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QNAP’s TS-1635 offers 10GbE, 16 bay Turbo NAS capabilities

Looking to upgrade your business networked storage and back up solution? QNAP's new quad-core, 16-bay, twin 10 GbE SFP+ NAS is now available and it comes packing a whole host of features. With support for up to 16GB of internal RAM, hardware accelerated encryption and support for all of QNAP's latest software developments.

The TS-1635 has space for sixteen drives, so its storage capacity could be in the tens of terabytes if you're looking for maximum capacity. Any data on there should be transferable at high speed too, thanks to the high-bandwidth Ethernet connections and SSD file caching for the most oft-used data. The TS-1635 delivers up to 1228 MB/s and 874 MB/s sustained read and write speeds, respectively.


Using Virtual JBOD software, users can also network this NAS up with other QNAP external enclosures to maximise storage capacity – a functionality that QNAP believes will be perfect for those looking to store masses of recorded video, such as security footage. QNAP has a software package for that, known as Surveillance Station and with support for eight camera channels, you can use this NAS as a management and storage hub for that system.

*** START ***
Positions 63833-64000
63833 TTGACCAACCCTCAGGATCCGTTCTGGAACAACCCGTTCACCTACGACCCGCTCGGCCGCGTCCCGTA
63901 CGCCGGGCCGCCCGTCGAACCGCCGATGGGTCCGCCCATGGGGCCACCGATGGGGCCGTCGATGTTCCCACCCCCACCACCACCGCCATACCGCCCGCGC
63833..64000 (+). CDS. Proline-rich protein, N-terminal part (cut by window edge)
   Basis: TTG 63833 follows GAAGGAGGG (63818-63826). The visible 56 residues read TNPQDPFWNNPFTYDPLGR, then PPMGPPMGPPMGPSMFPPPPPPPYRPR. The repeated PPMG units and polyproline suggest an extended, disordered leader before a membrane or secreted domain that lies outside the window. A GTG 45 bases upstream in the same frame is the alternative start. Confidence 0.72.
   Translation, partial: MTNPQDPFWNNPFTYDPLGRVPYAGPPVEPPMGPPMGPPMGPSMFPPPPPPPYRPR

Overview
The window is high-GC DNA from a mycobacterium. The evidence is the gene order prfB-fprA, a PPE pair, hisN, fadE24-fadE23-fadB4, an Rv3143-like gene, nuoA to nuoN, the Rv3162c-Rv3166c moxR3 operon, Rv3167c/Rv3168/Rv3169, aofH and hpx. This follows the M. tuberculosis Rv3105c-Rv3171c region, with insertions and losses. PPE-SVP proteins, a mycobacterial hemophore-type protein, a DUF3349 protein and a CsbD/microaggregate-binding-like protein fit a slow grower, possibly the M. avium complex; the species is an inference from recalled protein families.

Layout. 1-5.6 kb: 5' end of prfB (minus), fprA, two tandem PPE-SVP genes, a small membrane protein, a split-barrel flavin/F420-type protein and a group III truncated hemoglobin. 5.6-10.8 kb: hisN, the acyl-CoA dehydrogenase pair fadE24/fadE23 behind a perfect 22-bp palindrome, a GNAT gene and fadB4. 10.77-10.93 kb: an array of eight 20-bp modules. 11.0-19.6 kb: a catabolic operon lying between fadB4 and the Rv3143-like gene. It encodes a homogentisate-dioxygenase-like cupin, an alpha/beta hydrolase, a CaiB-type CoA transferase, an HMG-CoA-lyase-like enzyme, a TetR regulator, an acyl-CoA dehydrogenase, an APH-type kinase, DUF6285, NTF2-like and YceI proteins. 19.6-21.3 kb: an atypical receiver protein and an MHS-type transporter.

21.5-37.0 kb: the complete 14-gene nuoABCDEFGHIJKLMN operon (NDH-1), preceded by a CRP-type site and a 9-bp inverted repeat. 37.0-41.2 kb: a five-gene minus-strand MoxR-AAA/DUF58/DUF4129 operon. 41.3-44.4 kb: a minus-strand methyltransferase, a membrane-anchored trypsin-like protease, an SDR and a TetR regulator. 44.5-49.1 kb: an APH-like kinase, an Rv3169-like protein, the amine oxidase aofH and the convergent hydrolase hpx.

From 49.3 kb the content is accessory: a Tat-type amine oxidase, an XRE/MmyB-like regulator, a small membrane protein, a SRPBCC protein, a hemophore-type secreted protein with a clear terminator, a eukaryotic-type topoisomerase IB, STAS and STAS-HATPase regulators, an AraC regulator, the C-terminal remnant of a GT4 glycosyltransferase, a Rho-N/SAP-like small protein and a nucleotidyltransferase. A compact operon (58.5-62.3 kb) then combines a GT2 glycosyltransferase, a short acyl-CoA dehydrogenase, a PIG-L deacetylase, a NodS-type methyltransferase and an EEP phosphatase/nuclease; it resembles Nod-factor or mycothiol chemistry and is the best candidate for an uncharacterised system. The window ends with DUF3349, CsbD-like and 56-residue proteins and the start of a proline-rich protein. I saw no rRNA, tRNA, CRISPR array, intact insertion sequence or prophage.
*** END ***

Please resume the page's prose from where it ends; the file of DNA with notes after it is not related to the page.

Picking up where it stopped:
If you'd rather though, you can turn the TS-1635 into an IoT cloud platform, or an email server with full search capabilities. The possibilities are all there with a NAS like this.


Hardware specifications peg it as having an Alpine AL-514 ARM Cortex A15 processor, up to 16GB of RAM, twin 10GbE port and a pair of Gigabit RJ45 ports, a single PCIe 2.0 expansion slot, three USB 3.0 ports, a 3.5mm audio out and a single speaker.

As much as QNAP cites this NAS as affordable though, don't expect it to be cheap. Span has it currently at £1,155 for the base, 4GB of RAM model. You can opt for the 8GB option, but you'll need to spend more than £100 more: £1,262. If you want 16GB you'll have to do the upgrading yourself after purchase.

Discuss on our Facebook page, HERE.

KitGuru Says: As much as the prices are coming down for these sort of high-level NAS devices, especially those with 10GbE potential, over a grand for a fancy networked system is a lot, especially when you'll need to factor in drive prices too. This still seems like a purely business consideration, or perhaps a wealthy individual building a secure camera, backup system or similar. 

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